, Osoyoos. Andrew Stone and
Terry Meyer Stone produce two wines totalling about 250 cases. Anarchist Mountain Elevation Chardonnay
is a complex Burgundian-style Chardonnay (90 points). Anarchist Mountain
Wildfire Pinot Noir 2013
($35) is a bright, juicy wine with aromas and
flavours of cherry and strawberry (90 points).
Naramata. Jay Drysdale and Wendy Rose produce about 500 cases and sell it from a
secluded tasting north. Just follow Naramata
Road north of the village and watch for the signs.
They make just sparkling wines. My favourites are the two 2013 Sparkling
Rosé Brut Natural wines, each $24 and each 91 points. His 2014
Methode Ancestrale Rosé ($40) is unlikely to be poured at the festival but
it is an excellent example of unique winemaking from a Garagiste. Another 90
point wine, it is made the way sparkling wine was made before Dom Perignon got
Black Cloud Winery, Penticton
. Bradley Cooper
and Audralee Daum produce about 450
cases, all Pinot Noir. The flagship is Cumulous Nimbus 2013
the entry level wine is Fleuvage 2013
($25), scored 91 and 90 points
Black Market Wine Co.
is another winery being incubated by BC Wine Studio. It is owned by
Calgarians Rob Hammersley and Michelle Shewchuk. Production is about 180 cases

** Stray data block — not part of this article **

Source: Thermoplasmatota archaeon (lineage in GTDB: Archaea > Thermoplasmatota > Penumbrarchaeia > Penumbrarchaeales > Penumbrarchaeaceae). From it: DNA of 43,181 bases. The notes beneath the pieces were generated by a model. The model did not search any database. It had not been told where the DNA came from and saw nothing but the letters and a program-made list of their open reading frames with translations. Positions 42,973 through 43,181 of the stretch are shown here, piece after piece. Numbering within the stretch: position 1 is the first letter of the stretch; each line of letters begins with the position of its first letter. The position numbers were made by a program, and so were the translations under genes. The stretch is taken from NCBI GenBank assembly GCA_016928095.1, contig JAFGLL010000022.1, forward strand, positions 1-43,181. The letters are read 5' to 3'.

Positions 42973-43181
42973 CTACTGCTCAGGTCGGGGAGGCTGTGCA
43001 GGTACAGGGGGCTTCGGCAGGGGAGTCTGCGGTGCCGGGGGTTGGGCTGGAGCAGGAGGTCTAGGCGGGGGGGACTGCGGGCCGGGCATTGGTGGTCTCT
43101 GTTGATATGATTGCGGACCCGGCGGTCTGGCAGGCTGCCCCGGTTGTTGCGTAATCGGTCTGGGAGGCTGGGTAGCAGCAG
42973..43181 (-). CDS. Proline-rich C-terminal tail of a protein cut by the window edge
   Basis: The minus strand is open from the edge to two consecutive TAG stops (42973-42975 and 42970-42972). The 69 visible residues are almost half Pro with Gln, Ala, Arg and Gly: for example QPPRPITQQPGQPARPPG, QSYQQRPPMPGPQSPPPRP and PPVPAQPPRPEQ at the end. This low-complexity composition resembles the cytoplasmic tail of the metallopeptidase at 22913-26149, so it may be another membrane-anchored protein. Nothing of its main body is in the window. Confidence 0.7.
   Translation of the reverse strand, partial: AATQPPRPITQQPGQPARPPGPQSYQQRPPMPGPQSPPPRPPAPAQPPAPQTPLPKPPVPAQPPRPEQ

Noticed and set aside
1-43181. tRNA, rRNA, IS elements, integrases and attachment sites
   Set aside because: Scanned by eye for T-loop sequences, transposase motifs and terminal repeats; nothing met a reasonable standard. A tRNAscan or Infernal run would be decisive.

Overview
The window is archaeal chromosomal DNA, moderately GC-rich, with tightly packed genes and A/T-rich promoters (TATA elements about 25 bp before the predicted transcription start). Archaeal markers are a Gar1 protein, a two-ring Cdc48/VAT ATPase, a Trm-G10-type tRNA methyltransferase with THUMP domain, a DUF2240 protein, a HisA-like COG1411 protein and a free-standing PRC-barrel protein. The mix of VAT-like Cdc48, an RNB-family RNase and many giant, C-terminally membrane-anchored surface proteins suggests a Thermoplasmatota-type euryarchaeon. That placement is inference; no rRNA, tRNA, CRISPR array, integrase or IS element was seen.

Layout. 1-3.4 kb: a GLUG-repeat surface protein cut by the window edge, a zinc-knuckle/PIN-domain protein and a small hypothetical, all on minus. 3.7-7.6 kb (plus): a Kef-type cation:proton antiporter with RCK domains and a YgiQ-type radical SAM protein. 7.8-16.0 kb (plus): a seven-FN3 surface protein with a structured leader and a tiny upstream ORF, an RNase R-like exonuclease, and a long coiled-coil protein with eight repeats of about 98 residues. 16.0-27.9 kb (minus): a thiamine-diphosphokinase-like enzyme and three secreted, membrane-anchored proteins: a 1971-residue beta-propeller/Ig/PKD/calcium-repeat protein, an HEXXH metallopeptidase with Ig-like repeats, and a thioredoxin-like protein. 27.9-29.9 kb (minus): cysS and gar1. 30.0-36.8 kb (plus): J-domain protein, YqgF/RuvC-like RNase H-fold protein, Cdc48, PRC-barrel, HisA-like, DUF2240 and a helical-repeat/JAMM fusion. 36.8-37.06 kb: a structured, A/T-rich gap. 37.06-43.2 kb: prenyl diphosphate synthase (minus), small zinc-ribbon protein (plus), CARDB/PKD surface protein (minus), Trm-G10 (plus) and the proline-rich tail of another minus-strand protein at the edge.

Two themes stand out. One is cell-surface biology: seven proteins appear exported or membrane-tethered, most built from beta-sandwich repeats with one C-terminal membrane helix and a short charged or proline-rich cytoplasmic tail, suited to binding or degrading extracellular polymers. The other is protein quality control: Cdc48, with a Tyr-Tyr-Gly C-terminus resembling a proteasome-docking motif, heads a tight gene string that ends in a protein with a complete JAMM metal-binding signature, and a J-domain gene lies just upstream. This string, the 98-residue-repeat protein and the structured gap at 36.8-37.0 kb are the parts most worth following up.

and includes a solid 90 point Bordeaux
red, Syndicate Red 2012 ($30). An equally fine 2013 is in the wings.
Winery, Keremeos, is operated by Charlie Baessler and his family. The Small
Guys program understates the production as 738 cases – it is quickly heading
for 2,000 plus. I reviewed the wines in a recent blog. The standout, at 92
points, is Corcelettes Menhir 2013 ($32 for 205 cases).
1,100-case producer, it is operated by Rachel and Marcus Ansems. Marcus, who got
his Master of Wine last month, routinely makes 90 point and higher wines. This
include Daydreamer Pinot Gris 2014 ($20) and Daydreamer Jasper 2013
($25), a very good Merlot/Cabernet Franc blend.
Deep Roots Winery,
Naramata, was opened last year by the Hardman
family. I have been impressed (90 plus) by the Gamay 2014
($24 but sold
out), the Syrah 2013
($34) and the Malbec 2013
Giant Head Estate
Winery, Summerland, was opened this summer by Jinnie Lee and John Glavina.